COVID-19 pandemic: Helping young children and parents transition back to school
Transitioning back to early childhood programs or school— or starting them for the first time—can create extra challenges during a pandemic. Learn what parents and teachers can do to help children make a successful transition to in-person learning and care.
Reopening means many new starts
Many early care and education programs stayed open during the COVID-19 pandemic to provide needed care. But for many families, the pandemic meant keeping their children at home. With more programs and schools opening up for in-person learning, this means more children will be away from home again after a long break. And many babies who were born just before or during the COVID-19 pandemic may have stayed home rather than starting an early care and education program1. For these children and their parents— including caregivers who have the role of parent—an early care and education program will be a brand new experience.
Transitions can be hard for children and families
Young children are often wary of strangers and want to stay close to their parents and other familiar and trusted caregivers. Until they are old enough to talk clearly about their feelings, it’s hard to explain to them that a new caregiver is going to protect them, which means it takes time for children to get used to new people. School-aged children who are sensitive or easily worried, or those who have developmental delays, may need extra time to adjust. It’s often easier for young children to make the transition if they have spent some time with their parents and the new person together. Parents also often worry about their child making the transition, and it’s easier for parents to keep calm and be reassuring if they know their child’s teacher and feel comfortable with them.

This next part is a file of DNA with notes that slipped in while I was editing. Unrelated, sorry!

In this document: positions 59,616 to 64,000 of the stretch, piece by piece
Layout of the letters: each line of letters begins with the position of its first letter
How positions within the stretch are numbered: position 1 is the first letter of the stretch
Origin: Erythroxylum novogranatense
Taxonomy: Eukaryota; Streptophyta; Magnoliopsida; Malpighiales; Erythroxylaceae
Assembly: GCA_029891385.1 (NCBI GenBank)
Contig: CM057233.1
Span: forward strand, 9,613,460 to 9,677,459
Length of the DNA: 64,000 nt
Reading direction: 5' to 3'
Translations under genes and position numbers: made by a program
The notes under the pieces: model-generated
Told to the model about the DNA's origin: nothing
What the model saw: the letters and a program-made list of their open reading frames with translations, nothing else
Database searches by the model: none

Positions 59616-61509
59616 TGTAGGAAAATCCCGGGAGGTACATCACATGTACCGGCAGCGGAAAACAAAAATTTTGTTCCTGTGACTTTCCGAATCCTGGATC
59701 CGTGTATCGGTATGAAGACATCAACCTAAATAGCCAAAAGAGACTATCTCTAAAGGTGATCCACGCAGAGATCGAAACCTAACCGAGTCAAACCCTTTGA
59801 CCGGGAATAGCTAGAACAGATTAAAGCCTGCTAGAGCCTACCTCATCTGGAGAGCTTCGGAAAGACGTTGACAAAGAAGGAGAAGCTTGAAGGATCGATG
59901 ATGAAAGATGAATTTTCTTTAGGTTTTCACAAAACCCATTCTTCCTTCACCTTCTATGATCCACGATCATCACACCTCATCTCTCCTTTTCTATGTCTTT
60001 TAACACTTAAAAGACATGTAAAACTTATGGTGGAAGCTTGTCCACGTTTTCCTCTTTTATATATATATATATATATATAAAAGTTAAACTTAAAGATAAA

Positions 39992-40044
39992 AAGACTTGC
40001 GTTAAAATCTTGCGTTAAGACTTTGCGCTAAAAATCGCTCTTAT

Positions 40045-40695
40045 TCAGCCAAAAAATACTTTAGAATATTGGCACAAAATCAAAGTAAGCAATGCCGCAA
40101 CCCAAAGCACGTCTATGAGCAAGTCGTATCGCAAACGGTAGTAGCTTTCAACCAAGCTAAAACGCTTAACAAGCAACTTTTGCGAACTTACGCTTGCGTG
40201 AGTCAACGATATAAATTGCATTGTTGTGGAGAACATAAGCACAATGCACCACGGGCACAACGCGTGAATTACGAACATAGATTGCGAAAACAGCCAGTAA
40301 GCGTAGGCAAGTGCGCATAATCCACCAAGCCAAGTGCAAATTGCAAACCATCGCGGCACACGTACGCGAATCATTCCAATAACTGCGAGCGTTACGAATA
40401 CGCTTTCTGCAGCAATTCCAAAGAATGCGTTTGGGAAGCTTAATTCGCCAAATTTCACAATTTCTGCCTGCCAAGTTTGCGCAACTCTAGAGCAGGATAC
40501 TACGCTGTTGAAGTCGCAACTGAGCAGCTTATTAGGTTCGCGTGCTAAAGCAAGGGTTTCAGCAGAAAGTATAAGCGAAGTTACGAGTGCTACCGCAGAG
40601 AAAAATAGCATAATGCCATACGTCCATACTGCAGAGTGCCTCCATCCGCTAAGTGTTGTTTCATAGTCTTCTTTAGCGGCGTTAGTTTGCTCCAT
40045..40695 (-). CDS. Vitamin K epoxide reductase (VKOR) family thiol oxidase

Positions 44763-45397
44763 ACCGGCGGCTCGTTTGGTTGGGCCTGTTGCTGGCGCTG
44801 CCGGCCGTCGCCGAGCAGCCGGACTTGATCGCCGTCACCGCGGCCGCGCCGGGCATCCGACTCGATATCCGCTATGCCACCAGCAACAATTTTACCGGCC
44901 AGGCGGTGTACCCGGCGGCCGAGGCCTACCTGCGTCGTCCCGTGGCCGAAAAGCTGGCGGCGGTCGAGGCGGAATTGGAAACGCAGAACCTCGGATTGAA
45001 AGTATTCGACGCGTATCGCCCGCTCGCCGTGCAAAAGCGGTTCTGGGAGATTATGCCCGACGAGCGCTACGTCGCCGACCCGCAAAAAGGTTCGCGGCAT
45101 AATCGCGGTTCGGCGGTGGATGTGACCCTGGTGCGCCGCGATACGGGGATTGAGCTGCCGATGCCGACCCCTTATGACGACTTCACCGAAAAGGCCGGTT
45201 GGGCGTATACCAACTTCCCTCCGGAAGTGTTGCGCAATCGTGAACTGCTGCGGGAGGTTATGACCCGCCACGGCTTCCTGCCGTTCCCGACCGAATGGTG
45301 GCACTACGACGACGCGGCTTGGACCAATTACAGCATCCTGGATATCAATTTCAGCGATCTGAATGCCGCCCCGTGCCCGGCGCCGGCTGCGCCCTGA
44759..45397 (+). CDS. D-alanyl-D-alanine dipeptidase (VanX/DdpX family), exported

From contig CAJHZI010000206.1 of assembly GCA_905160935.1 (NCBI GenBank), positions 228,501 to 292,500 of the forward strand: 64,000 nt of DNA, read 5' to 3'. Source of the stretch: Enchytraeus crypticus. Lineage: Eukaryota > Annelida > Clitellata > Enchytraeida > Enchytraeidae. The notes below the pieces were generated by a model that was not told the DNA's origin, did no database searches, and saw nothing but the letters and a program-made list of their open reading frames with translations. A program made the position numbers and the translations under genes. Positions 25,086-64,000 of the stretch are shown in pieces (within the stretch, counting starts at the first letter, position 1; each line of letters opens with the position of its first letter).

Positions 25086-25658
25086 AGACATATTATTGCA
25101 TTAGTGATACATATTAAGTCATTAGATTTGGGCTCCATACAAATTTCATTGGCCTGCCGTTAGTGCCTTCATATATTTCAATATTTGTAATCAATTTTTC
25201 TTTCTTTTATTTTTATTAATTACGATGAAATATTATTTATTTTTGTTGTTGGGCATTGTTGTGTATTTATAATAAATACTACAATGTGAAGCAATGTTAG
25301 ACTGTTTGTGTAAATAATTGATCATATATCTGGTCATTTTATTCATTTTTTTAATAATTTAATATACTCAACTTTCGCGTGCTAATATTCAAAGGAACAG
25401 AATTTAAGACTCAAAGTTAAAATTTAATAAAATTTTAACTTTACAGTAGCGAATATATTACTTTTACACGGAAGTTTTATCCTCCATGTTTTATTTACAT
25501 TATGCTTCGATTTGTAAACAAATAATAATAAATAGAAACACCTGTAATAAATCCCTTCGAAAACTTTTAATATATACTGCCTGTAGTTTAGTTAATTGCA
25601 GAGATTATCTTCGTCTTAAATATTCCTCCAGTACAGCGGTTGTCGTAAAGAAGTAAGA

Transition in a time of physical distancing, masks, and extra stress is extra hard
During the COVID-19 pandemic, it has been very important to keep physical distance between people who don’t live together. Early care and education programs and schools have had to limit visitors and changed drop-off and pick-up procedures to limit contact; teachers and children older than age 2 years have had to wear masks. Facial expressions are used to help communicate feelings and provide reassurance, so being around masked faces can add to feelings of uncertainty. For children who return to in-person care, changes to the space and to routines might make everything look and feel different. Further, children may be aware that COVID-19 risk has to do with being around other people and may worry about getting sick. Children are generally flexible and can adapt, but strategies to protect children’s health may make transitions to new situations and new people harder. Parents may feel less comfortable with letting their child start an early care and education program because they can’t easily visit and may know less about the program and the teacher than they normally would.